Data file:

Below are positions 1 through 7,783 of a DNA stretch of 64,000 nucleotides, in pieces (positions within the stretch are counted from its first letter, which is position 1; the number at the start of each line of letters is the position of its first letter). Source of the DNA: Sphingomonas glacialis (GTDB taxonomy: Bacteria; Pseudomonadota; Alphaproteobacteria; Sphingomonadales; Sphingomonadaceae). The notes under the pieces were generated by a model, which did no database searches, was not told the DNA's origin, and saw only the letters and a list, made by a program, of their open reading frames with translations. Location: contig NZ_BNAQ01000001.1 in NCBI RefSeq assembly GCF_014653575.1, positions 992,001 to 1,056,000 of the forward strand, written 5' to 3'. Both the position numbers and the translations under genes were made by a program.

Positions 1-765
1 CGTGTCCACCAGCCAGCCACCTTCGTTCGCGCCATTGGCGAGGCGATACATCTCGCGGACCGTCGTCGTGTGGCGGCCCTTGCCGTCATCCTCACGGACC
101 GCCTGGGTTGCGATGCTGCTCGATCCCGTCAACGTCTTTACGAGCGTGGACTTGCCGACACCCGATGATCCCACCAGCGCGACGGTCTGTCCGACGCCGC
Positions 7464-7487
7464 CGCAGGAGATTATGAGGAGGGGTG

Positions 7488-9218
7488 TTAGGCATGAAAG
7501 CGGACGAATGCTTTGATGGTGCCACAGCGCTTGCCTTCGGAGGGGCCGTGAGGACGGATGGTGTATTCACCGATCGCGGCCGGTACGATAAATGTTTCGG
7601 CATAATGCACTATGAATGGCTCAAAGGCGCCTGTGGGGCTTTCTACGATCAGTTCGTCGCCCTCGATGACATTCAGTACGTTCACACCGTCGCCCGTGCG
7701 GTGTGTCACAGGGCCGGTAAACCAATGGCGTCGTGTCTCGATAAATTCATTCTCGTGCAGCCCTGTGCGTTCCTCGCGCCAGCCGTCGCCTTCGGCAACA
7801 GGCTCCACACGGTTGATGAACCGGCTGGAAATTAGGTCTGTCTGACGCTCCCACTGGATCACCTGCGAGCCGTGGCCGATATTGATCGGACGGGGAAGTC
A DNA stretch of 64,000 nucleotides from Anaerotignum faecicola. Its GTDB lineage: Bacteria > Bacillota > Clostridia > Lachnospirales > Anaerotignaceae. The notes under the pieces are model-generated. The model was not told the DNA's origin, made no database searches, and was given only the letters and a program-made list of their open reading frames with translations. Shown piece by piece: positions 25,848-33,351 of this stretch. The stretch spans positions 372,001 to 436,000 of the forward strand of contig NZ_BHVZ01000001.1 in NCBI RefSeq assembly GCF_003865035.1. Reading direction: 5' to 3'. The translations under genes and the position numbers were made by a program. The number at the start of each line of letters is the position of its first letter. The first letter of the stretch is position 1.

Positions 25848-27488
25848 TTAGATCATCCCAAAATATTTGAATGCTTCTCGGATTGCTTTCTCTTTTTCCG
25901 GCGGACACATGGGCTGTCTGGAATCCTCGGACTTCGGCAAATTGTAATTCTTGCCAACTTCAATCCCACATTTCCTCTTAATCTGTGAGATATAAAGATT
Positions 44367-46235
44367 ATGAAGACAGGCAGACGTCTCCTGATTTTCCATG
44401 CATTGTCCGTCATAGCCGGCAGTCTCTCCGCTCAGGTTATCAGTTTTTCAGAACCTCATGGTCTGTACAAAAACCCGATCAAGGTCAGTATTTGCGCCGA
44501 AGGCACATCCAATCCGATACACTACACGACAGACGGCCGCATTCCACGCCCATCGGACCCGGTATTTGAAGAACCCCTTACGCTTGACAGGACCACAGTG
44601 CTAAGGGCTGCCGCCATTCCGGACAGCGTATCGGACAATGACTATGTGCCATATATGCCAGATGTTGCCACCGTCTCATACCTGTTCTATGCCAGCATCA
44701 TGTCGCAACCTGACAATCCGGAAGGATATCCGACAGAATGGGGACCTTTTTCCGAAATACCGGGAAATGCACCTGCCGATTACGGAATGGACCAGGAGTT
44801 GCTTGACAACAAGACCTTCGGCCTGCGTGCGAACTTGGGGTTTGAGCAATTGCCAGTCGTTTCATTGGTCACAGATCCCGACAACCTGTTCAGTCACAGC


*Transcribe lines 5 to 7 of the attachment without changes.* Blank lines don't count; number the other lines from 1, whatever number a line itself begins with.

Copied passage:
Positions 7464-7487
7464 CGCAGGAGATTATGAGGAGGGGTG

Positions 7488-9218